Fun_People Archive
17 Jun
A sad day

Content-Type: text/plain
Mime-Version: 1.0 (NeXT Mail 3.3 v118.2)
From: Peter Langston <psl>
Date: Tue, 17 Jun 97 15:43:58 -0700
To: Fun_People
Subject: A sad day

Forwarded-by: "Dan 'Dante' Tenenbaum" <>

Amos Tutola is dead....

             AMOS TUTUOLA

   Amos Tutuola, Nigerian novelist, died in Ibadan on
   June 8 aged 77. He was born in 1920.

   Although it delighted, engrossed and astonished so many
   readers in the English speaking world outside Africa, The
   Palm-Wine Drinkard (1952), the undoubted masterpiece
   of the Yoruba folklorist and storyteller Amos Tutuola, was
   not at first much liked in his native Nigeria. This had
   something to do with the "quaintness" of his English which,
   while charming and funny, appeared to present a view of
   Africans to which Europeans could condescend if they

   Since it was the first book by an anglophone African author
   to be published commercially in a large edition this was
   perhaps unfortunate. But the perception that Tutuola had "let
   the side down" did less than justice to him and his work.
   Though intellectually simple minded, he had a powerful
   imagination and an autonomous mind. Although he was badly
   educated and his English was poor, there was nothing bogus
   about his perceptions.

   He was probably the exemplar of a naive (in the sense the
   word "primitive" is used of painters) writer of this century.
   His work fell off in quality, and his real stature was
   questioned by some of his fellow Nigerians; but he will
   certainly be remembered for his story of Nigerian village life,
   The Palm-Wine Drinkard, which is a prose epic on a
   legendary scale.

   Amos Tutuola was born in June 1920 (he did not know the
   exact date), in Abeokuta, a large Yoruba town in Western
   Nigeria 60 miles from Lagos. His father was a cocoa farmer.

   He did very well in such schools as Nigeria then had to offer.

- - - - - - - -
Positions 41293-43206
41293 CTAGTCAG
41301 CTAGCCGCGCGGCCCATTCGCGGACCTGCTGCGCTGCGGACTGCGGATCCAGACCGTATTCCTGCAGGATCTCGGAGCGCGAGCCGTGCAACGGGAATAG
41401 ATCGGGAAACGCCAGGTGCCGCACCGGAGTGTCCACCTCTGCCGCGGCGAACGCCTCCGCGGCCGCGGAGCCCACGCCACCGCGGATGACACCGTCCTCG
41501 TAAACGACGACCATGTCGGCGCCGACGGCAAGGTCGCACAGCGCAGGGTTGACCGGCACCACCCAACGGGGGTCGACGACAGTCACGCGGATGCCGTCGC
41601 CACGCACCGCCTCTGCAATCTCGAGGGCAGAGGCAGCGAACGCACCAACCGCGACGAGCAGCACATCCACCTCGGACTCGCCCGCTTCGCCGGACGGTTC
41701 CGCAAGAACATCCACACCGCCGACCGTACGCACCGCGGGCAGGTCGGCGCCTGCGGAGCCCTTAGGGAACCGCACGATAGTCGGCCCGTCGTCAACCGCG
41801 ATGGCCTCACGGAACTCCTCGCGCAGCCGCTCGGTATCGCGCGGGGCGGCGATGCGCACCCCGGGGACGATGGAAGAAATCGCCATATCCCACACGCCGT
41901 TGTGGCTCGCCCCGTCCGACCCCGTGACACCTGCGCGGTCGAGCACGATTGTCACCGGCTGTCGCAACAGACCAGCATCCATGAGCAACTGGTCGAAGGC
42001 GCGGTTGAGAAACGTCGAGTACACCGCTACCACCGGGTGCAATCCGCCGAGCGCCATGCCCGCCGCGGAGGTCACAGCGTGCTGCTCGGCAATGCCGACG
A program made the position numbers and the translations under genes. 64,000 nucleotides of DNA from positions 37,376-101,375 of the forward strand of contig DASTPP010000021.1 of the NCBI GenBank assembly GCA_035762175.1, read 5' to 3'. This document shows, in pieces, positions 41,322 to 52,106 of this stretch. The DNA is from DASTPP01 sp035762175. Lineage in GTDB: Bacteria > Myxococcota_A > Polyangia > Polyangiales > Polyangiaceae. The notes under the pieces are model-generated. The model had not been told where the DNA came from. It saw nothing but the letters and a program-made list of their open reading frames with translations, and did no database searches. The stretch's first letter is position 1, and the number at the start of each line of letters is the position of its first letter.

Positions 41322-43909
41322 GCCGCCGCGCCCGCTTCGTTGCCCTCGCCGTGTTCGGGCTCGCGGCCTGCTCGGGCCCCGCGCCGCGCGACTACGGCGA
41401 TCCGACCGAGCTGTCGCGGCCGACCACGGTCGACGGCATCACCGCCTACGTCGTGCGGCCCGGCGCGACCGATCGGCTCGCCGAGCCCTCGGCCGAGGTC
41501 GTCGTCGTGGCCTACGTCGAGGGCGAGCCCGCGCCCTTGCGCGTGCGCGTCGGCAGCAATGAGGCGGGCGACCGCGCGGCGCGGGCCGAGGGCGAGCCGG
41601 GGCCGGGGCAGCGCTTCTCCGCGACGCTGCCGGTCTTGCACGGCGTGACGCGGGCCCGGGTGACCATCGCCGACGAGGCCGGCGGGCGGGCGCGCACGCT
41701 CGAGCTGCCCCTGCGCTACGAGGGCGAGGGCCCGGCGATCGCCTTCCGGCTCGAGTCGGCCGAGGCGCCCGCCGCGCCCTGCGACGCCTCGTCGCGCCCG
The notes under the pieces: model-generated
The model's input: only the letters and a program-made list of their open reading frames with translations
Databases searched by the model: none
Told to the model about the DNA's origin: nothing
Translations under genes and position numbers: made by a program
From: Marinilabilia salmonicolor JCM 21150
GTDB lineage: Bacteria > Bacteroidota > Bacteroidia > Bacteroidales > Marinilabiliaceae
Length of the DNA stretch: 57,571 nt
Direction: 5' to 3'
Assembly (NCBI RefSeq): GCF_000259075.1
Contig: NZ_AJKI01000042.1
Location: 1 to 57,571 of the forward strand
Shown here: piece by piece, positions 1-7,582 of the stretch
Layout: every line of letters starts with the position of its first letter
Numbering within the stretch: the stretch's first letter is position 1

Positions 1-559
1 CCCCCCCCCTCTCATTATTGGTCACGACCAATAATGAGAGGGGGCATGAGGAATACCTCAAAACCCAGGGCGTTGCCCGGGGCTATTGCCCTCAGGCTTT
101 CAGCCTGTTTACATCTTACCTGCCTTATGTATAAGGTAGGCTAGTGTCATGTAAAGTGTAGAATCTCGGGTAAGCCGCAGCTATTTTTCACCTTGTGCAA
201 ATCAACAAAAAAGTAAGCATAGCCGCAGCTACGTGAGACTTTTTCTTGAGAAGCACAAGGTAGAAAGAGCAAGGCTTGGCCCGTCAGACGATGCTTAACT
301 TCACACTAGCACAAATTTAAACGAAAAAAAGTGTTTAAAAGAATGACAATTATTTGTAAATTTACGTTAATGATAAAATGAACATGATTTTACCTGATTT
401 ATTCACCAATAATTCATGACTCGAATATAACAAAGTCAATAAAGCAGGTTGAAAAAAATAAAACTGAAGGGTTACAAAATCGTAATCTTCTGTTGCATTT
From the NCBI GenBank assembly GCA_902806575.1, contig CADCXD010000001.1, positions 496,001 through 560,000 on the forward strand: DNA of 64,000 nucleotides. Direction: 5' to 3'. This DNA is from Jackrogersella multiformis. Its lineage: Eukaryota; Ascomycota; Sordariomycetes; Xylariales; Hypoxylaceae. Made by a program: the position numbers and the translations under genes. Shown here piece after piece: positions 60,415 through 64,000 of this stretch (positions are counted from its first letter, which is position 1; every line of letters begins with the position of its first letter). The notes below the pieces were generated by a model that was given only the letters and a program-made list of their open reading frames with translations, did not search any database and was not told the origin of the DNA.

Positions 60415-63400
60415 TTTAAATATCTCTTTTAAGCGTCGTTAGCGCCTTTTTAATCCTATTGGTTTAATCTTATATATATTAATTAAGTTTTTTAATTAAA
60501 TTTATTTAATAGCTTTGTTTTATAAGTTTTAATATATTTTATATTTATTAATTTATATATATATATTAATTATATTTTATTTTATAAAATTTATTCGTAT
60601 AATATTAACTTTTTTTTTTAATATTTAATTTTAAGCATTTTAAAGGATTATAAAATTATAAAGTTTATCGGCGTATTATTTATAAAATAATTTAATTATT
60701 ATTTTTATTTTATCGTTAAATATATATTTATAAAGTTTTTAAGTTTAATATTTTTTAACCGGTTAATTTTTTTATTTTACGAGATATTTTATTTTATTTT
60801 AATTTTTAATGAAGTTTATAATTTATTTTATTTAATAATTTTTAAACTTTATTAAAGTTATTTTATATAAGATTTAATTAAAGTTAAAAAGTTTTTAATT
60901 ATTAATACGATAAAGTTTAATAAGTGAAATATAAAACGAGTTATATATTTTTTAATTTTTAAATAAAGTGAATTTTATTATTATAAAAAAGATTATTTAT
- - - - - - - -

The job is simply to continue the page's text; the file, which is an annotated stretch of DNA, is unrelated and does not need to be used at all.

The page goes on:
At the age of 12 he attended the Anglican Central School in
   Abeokuta and was always proud of the scholastic progress
   he made there. But when his father suddenly died in 1938 he
   had to forgo further education because, as he wrote, "the
   rest of my parents were so poor that they could not assist

   The following year he went to Lagos to learn smithery and
   joined the Royal Air Force as a blacksmith in 1942. He
   served in the RAF for the remainder of the war and on his
   discharge in 1945 he became a junior civil servant in the
   Department of Labour. After he had written his first three
   books and become internationally famous, he joined, in
   1956, the Nigerian Broadcasting Company as a storekeeper
   in Ibadan.

   Tutuola was brought up a Christian and was always a
   member of the African Church. It was the United Society for
   Christian Literature which was responsible for sending the
   manuscript of his first book, The Palm-Wine Drinkard, to
   London to the publishing house of Faber & Faber. Dylan
   Thomas, who read it, called it "brief, thronged, grisly and

   That this story, in an oral tradition but made distinctly odd by
   Tutuola's unsophisticated English, is a remarkable
   achievement is beyond question. But its appeal to English
   language readers consists, in part, in the naive language:
   "When my father noticed that I could not do any work more
   than to drink, he engaged an expert palm-wine tapster for
   me, he had no other work more than to tap palm-wine every

   This prose, as well as the lifestyle to which it apparently
   assented, offended more sophisticated West African writers,
   who were quick to point out the extent of Tutuola's debt to
   the superior Yoruba writer D. O. .Fagunawa (one of whose
   books was later translated from Yoruba into English by
   Wole Soyinka). However, Tutuola's writing is not merely
   quaint: he had a grasp - all the more secure for being so
   thoroughgoingly naive - of Yoruba myth and legend, and he
   had a brilliant and original imagination, unsullied, so to speak,
   by the pale cast of thought or education or by critical

   The notion, seriously considered by certain critics, that he
   had made a careful study of the works of Jung was absurd:
   he would have been quite incapable of this. But the
   comparison with Bunyan, who was also ill-educated, was
   more apt. Tutuola was certainly a visionary writer rather than
   a realistic novelist in the conventional mode.

   Tutuola was a member of the Mbari Club, the publishers and
   writers' club in Ibadan, but he played no part in the
   intellectual life of Nigeria: he was neither influenced by nor
   did he influence such leading Nigerians as Chinua Achebe or
   Wole Soyinka. By universal consent, his work fell off.

   He tended towards archness, having caught on to the fact
   that his use of English amused some of his foreign readers
   (however unfortunate that was). But there are fine moments
   in My Life in the Bush of Ghosts (1954), his second book,
   and even in some later ones such as Feather Woman of the
   Jungle (1962). The great first book was turned into an
   opera by the Yoruba composer Kola Ogunmola; it was
   translated into a dozen other languages.

   Tutuola married Victoria Alake in 1947; they had four sons
   and four daughters.

prev [=] prev © 1997 Peter Langston []